Well, we're in it now. Let's be clear: every dish Bryan Fuller's used to name his episodes is thematically in tune with something dark. In that regard, Kō No Mono is messed up in the best possible way. Spoilers below!
Kō No Mono is a dish of pickled vegetables. In this case, it could be one of two things: one, the olives (technically fruit) in Mason Verger's martini, pickled with the tears of a tormented child. The second, which is far worse, is the pickled fruit of Margot's loins.
To explain: the massive Verger fortune belongs to its male heir. If Mason dies, Margot is penniless. Margot exploits a loophole, and succeeds in getting pregnant with Will Graham. (He's less than thrilled to learn he was used this way.) She was pregnant, for all of five minutes. Was. And after a deliberate car crash and surgery, Mason has ensured Margot will never bear children again.
Michael Pitt is having the time of his life as Mason Verger. His monstrousness knows no bounds. The books tell us that he's sipped the tears of children in need, but to actually witness it is another matter entirely. It's just too perfect.
Mason's agreed to therapy with Hannibal, giving Lecter plenty of reasons to dislike the man. Verger fills the room with obnoxious pride in himself. He's not earning any points with the good doctor.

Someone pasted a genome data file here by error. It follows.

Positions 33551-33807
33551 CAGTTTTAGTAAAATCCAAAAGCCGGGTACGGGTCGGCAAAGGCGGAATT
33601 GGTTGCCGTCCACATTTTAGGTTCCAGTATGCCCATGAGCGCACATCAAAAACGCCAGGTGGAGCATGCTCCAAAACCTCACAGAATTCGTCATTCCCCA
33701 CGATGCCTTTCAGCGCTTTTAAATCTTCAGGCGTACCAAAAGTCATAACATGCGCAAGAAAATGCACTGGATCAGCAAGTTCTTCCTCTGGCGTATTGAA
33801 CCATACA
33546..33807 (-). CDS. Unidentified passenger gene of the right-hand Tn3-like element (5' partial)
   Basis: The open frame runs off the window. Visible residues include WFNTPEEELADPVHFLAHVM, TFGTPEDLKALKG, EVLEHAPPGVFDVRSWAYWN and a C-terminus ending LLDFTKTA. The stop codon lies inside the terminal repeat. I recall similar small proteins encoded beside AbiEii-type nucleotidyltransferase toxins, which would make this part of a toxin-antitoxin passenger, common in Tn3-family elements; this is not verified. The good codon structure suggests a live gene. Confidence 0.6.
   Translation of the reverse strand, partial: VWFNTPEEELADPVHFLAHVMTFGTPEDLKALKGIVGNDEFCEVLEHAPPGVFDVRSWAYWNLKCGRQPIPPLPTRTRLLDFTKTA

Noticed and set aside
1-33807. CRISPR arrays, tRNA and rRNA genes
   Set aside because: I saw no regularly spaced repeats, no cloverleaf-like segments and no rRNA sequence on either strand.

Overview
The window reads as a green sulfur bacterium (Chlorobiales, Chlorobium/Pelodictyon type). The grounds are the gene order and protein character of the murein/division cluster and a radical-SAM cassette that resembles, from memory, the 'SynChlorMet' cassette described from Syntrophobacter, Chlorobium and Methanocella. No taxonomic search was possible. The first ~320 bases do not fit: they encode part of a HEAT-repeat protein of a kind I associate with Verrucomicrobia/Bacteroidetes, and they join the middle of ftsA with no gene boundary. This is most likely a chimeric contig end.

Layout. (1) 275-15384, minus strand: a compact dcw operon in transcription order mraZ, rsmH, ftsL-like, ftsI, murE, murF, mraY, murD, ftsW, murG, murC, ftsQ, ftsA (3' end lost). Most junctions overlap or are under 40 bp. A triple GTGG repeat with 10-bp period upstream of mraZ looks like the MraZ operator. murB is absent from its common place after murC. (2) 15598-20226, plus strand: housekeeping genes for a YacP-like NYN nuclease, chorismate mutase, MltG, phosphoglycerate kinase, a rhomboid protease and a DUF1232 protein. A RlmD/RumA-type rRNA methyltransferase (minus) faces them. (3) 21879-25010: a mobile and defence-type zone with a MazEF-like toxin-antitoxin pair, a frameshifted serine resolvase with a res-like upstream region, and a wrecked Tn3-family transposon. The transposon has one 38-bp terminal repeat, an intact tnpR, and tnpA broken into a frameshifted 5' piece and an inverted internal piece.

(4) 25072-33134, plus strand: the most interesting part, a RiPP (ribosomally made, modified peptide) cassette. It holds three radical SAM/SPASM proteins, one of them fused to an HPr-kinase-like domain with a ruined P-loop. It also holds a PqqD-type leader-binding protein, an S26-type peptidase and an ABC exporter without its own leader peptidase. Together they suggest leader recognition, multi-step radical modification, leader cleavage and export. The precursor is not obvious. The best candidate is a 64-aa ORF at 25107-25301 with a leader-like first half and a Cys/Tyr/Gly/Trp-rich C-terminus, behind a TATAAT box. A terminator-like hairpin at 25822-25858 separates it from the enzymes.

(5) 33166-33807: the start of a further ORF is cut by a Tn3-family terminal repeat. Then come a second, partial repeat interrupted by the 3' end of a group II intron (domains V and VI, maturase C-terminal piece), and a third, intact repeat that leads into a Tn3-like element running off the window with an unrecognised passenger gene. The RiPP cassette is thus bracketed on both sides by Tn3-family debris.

Other wheels are turning, this episode. Specifically, the wheels attached to a wheelchair, as a flaming corpse careens down a parking lot ramp. Jeeze, Will. Hannibal shares a "rare, but debauched" dish with Will, a pair of small birds drowned in Armagnac, then roasted, to be consumed in a single bite. Bones and all.
For a litany of reasons, in-universe and meta-contextual, "Freddie Lounds had to burn." Her roasted corpse is exhumed, then displayed as the goddess Shiva. The treatment of her remains, here, is a grim excision from Red Dragon, updated for Hannibal and gloriously re-incarnated with not one grisly display, but two.
Meanwhile, this episode gives us a too-brief window into Hannibal's true thoughts and feelings. He shares his genuine self, only with Will. They've enjoyed a number of conversations that are frank, bittersweet, and also tragic. To wit, Hannibal actually apologizes for killing Abigail. With only two episodes to go, how much more will he share with Will, and vice versa?
Not everything, that much is clear. Will has maintained his air of 'creepy guy who is
probably definitely killing people on the sly' around Dr. Bloom, who at this point is flat-out afraid of him. She goes to Jack Crawford with her concerns, before he reveals one mother of a twist: Freddie Lounds is alive and well. "How was my funeral?"
More light is shed on Will Graham's plot to capture Hannibal. Lecter's done an immaculate job of covering his tracks. At this point, the only real chance of putting him away, rests in catching him red-handed.
Before we get there, of course, there's one more item on the to-do list: the Butchering of Mason Verger. And that... is gonna be grand.
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